• And because of his sheer immaturity along with his acts of unadulterated cluelessness, he always behaves like such a nitwit, it makes him out to be this complete imbecile all the way through.
    13. His attraction to Rosie is unnerving, sickening, and creepy.
      • While his attraction to Rosie is supposed to be treated as something cute, charming, and innocently platonic, it instead comes off as disturbingly pedophilic, because of his overly excited reactions when Rosie kisses him on the nose (as he flies into the air screaming with joy with green energy coming from his lower regions), as well as the fact that Rosie, keep in mind, is only a toddler.
      • The constant running gag of his wiggling ears, even before he meets Rosie and Gus, while they're supposed to be cute and endearing to children, instead, he comes out as a creepy pedophile who uses his sentient dancing flowers to lure them to him for this reason above.
    14. His songs "Absolutely Green" and "Welcome to My World" are awful, unoriginal, poorly written, cheesy, and serve no purpose in the film other than just filler (in a film that's already full of it).
    15. Most of his dialogue is very stupid and laughable.
    16. Not even close to relatable, even to his film's youngest of target audience.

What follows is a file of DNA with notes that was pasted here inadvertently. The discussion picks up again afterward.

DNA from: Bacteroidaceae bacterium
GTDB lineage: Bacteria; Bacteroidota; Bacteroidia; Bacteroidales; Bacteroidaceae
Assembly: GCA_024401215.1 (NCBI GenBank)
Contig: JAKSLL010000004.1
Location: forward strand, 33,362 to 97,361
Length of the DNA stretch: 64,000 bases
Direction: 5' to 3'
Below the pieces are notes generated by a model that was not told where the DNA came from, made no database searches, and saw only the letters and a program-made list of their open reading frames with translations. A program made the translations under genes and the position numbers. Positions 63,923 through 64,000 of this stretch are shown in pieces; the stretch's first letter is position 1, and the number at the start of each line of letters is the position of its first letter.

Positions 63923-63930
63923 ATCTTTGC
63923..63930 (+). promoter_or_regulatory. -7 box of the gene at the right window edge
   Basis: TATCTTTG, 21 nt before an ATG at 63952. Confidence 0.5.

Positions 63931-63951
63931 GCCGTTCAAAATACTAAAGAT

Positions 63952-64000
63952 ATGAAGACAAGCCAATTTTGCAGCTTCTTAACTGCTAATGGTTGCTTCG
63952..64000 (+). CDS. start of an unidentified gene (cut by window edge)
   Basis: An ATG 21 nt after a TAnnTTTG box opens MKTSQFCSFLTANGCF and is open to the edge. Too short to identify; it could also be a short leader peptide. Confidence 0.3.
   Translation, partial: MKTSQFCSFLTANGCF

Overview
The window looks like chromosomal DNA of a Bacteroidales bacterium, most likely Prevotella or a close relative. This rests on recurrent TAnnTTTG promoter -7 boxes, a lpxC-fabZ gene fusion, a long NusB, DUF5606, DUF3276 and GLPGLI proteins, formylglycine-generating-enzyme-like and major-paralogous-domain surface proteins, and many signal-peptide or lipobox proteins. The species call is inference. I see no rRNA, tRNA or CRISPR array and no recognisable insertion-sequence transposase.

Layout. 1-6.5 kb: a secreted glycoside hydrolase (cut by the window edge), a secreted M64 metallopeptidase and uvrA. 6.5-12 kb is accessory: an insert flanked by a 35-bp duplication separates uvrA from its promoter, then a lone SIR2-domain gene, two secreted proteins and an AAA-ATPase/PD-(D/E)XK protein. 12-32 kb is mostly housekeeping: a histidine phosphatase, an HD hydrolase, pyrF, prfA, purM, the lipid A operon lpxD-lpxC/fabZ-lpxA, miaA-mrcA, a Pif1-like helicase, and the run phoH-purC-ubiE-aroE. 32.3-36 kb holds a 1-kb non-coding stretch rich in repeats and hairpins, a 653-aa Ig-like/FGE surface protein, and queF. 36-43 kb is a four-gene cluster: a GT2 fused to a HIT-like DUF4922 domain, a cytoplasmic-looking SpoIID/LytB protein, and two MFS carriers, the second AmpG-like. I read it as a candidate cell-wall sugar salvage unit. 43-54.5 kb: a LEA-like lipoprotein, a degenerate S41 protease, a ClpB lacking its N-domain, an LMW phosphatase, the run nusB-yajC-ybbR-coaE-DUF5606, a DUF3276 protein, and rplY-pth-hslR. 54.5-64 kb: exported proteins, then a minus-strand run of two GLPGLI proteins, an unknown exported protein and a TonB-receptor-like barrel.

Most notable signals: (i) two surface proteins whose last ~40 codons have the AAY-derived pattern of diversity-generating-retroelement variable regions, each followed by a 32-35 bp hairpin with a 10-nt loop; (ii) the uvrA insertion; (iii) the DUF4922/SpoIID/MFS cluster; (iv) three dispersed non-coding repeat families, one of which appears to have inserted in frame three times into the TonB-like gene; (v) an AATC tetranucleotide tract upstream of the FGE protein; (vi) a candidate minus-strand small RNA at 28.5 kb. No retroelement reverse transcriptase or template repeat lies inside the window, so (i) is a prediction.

17. His "perfect world" is shown to be filled with trolls who look and think exactly like him, which just shows how he is living in a world of his own and how completely delusional and detached from reality he is in a bad way. How exactly is that meant to be a good thing?
    18. The ending where he covers up the whole city of New York in plants is supposed to be happy and uplifting, but it is rather horrifying. This action is rather villainous and yet we are still supposed to root for him.
      • Because of his actions at the ending, both he and Gnorga suffer from rather poor representation as the protagonist and antagonist respectively, as his movie tries to force viewers to like the protagonist (Stanley) and to despise the villain (Gnorga) without giving the usual proper characterization to them as a reason to do this, just like how Gene Meh is portrayed as in The Emoji Movie. I also want to chop everything he creates with a chainsaw.
    19. He, along with Thumbelina and Gus, were one of the many factors that contributed to Don Bluth's massive downfall throughout the mid-1990s.

    Redeeming Qualities